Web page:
Today is Shavuot, the Feast of Weeks — one of the three big holidays, hagim, when Jews journeyed to Jerusalem to make a sacrifice at the Temple. It was in the first instance an agricultural festival, marked out by biblical injunction as 50 days from the barley harvest at Passover to the wheat harvest.
Why, exactly, is it so difficult to find a burial place for Tamerlan Tsarnaev?
Last Saturday I attended a memorial service in Washington for Henry Riecken, an old friend’s father, who died last December at the age of 95. Riecken was one of the high priests of American social science during its mid-20th-century heyday, but he earned lasting fame as one of the three co-authors of When Prophecy Fails, the classic account of true believers who refuse to give up their beliefs even when faced with definite empirical proof to the contrary.
I am more than sympathetic to the desire of American Muslims to put as much distance as they can between themselves and the Tsarnaev brothers. We Jews know only too well what it is like to be blamed collectively for things we didn’t do, beginning with the crucifixion of Jesus.
GetReligion’s Mollie has been leading the charge (most recently, here) that the mainstream media has provided insufficient coverage of the murder trial of the Philadelphia abortionist Kermit Gosnell, and as tempests in teapots go, this one has reached Category 4.
You’d never guess it from the media smoke swirling around St. Peter’s these past few weeks, but the consensus is pretty much yes.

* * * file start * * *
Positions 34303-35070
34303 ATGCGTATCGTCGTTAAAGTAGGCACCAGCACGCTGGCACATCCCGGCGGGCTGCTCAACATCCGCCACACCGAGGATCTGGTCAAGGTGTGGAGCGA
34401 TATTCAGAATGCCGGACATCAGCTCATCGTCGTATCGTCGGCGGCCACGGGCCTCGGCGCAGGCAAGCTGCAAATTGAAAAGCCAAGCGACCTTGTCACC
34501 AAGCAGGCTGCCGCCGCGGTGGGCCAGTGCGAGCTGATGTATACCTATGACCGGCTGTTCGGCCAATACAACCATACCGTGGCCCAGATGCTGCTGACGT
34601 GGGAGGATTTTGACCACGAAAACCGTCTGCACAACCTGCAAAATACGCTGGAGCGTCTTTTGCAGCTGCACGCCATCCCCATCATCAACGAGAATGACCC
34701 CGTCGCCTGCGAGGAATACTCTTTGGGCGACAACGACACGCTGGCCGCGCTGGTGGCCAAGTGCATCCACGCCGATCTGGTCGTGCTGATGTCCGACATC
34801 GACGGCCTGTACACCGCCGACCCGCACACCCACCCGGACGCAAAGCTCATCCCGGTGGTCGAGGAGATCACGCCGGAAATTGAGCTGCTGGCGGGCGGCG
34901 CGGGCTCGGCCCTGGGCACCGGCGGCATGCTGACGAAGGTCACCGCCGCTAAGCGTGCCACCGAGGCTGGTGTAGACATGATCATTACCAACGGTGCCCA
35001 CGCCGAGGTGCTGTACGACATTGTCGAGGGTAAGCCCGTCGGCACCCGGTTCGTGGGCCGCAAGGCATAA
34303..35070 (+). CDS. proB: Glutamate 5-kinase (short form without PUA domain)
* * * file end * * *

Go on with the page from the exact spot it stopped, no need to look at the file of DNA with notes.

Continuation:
That’s the proposition advanced by conservative pundit Mary Eberstadt in her contribution to the Wall Street Journal’s roundup of what-to look-for-in-a-new-pope essays. I have my doubts
Let’s say you’re an American Catholic bishop and you’re thinking about what your people would like to see in the new pope. You’re not really interested in the views of all those nominal Catholics who rarely darken your door. It’s the loyal parishioners, the leaven in the lump, whose opinions you want to know.
Over at RealClearReligion, Jeffrey Weiss thinks the fuss over Tim Tebow’s broken engagement at First Baptist Dallas doesn’t “make a lick of sense.” I beg to differ.
Let the record show that Terry Mattingly has admitted making a mistake. A couple of weeks ago he took the press to task for using the word “resign” to report Pope Benedict’s decision to step down. “Abdicate” was, he claimed, le mot juste. But late last week he allowed as how his shot had been wide [...]